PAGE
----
It's past 8 p.m. on a Friday. The lights are still burning inside the offices of Jeevika, a village-level collective action project led by the government of the Indian state of Bihar. Inside, Ajit Ranjan, state project manager for monitoring and evaluation, is huddled in animated conversation with Hasnain Yunus, the project's systems analyst, and Upamanyu Datta, an economist with the World Bank’s Social Observatory unit. They’re working out kinks in Jeevika’s evolving management information system. An hour later they have figured out a solution.
The Social Observatory (SO) is a small unit within the South Asia Livelihoods team in the India office. Led by Vijayendra Rao, lead economist in the World Bank’s research department, it works to create holistic and dynamic learning systems for project implementation. It supports the Bank's multibillion-dollar portfolio of livelihoods projects in India by helping to conduct rigorous impact evaluations, develop effective monitoring systems, and design relevant case studies and innovations such as the use of behavioral tools for project assessment and learning.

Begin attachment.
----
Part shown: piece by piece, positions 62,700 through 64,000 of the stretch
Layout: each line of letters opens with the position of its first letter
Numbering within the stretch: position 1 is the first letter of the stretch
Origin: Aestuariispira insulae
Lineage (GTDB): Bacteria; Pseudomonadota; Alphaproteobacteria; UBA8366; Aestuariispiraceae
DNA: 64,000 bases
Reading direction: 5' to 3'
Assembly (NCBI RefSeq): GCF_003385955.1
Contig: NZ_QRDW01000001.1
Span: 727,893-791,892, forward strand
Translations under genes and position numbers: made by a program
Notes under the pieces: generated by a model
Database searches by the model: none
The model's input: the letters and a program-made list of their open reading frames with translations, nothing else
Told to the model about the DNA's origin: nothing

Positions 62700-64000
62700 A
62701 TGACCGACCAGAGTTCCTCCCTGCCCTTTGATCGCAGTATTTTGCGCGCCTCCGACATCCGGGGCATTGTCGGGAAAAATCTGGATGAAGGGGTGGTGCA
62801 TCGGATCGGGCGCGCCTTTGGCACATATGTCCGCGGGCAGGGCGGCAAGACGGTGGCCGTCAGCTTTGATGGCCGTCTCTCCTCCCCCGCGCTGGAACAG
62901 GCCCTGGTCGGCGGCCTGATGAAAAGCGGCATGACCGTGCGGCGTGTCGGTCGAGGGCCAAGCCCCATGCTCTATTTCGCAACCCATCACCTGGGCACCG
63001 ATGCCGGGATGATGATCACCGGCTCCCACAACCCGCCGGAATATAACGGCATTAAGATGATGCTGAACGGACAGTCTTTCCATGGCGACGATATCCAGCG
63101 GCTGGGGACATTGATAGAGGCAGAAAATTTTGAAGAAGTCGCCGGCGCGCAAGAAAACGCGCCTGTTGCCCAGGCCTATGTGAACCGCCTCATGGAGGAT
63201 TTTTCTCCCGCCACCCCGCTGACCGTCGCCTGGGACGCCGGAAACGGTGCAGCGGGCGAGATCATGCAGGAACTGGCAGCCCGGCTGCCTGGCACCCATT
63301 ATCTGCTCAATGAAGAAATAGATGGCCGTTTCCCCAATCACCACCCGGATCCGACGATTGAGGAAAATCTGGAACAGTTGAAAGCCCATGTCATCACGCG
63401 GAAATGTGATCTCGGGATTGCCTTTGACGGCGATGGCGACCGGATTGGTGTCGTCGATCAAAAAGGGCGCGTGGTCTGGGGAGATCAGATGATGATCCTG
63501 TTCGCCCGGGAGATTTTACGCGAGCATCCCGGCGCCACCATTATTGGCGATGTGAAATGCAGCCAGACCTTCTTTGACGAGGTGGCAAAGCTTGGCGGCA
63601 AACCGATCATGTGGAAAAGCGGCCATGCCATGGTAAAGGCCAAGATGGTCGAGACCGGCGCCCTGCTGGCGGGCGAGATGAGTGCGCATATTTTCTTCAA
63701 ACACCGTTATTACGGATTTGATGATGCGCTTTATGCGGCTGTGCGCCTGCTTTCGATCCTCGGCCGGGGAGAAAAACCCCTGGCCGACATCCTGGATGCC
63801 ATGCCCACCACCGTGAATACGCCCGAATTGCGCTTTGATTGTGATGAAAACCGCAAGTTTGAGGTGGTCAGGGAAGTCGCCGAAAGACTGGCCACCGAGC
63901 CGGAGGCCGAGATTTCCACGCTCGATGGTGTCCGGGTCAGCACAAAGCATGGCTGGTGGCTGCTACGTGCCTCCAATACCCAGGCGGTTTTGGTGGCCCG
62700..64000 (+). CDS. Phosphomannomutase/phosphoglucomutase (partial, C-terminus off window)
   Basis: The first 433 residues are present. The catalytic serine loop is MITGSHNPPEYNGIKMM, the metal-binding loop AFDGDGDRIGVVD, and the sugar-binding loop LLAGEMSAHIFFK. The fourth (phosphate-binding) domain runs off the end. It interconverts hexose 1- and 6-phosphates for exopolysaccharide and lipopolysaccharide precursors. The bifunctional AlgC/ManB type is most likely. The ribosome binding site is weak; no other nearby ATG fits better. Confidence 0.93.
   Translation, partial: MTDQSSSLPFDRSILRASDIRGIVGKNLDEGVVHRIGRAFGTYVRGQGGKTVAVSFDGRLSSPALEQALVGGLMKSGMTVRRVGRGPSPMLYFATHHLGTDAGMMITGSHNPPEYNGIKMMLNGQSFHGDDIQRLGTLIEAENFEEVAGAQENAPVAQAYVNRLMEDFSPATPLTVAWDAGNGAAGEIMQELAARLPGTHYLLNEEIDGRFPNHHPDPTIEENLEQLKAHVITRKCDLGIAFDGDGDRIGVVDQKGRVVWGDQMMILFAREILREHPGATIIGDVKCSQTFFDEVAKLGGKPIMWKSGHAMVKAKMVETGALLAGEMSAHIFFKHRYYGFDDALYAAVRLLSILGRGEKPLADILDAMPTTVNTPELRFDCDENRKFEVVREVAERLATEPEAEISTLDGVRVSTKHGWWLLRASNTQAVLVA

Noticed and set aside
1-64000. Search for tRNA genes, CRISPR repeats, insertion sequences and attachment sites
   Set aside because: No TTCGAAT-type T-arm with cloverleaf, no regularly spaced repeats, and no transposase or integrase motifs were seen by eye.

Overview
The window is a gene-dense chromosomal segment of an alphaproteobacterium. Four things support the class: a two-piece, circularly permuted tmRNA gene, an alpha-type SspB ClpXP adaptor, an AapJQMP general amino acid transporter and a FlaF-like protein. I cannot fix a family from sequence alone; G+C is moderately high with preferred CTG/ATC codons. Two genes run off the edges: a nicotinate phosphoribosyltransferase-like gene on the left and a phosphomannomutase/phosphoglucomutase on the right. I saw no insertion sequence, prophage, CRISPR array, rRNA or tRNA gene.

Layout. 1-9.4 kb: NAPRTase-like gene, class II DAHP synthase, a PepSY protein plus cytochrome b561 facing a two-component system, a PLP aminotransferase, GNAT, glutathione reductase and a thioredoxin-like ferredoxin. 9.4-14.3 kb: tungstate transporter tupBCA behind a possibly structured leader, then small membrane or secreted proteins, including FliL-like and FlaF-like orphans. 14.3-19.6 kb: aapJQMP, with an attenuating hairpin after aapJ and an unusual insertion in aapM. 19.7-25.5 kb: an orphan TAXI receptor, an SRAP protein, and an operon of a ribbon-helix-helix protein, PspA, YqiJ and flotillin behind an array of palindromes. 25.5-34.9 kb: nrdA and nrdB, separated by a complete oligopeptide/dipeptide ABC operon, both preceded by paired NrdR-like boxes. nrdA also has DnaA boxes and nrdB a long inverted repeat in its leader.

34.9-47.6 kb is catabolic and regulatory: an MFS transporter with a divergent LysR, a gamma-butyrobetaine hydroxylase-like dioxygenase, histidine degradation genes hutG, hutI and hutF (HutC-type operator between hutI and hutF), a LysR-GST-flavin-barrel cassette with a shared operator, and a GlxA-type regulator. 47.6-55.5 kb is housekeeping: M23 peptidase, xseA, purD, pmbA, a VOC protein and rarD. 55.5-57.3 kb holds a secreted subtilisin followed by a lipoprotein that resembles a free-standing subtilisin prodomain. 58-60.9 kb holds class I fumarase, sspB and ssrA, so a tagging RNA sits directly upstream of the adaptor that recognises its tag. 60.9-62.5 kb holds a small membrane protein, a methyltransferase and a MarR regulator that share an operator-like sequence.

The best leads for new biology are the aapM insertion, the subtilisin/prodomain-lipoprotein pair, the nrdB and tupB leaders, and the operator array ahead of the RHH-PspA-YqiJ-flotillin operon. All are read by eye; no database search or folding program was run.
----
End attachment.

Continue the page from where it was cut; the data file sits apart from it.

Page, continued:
"We need concrete feedback on projects," says Parmesh Shah, the task team leader for the National Rural Livelihoods Project and Jeevika.
The Social Observatory’s work is an effort to improve the capacity of community-driven development projects to “learn by doing,” says Rao. A World Bank report on “Localizing Development,” which he co-authored, highlighted this as key to making such complex projects more effective. One place where they have been able to come close to realizing their objective is in Bihar. Here, a committed political leadership and a cooperative government apparatus have created a valuable laboratory to improve the science of delivery.
“The support we received from the SO team was instant,” says Arvind Chaudhury, the project director for Jeevika, which launched in 2007 and has reached 800,000 women. “Improvement always requires the will to see things critically. We recognize that unless analysts point out the problems, we can never improve.” Daily interaction with the Social Observatory team has helped his unit resolve a host of issues, making the project stronger, says Ranjan.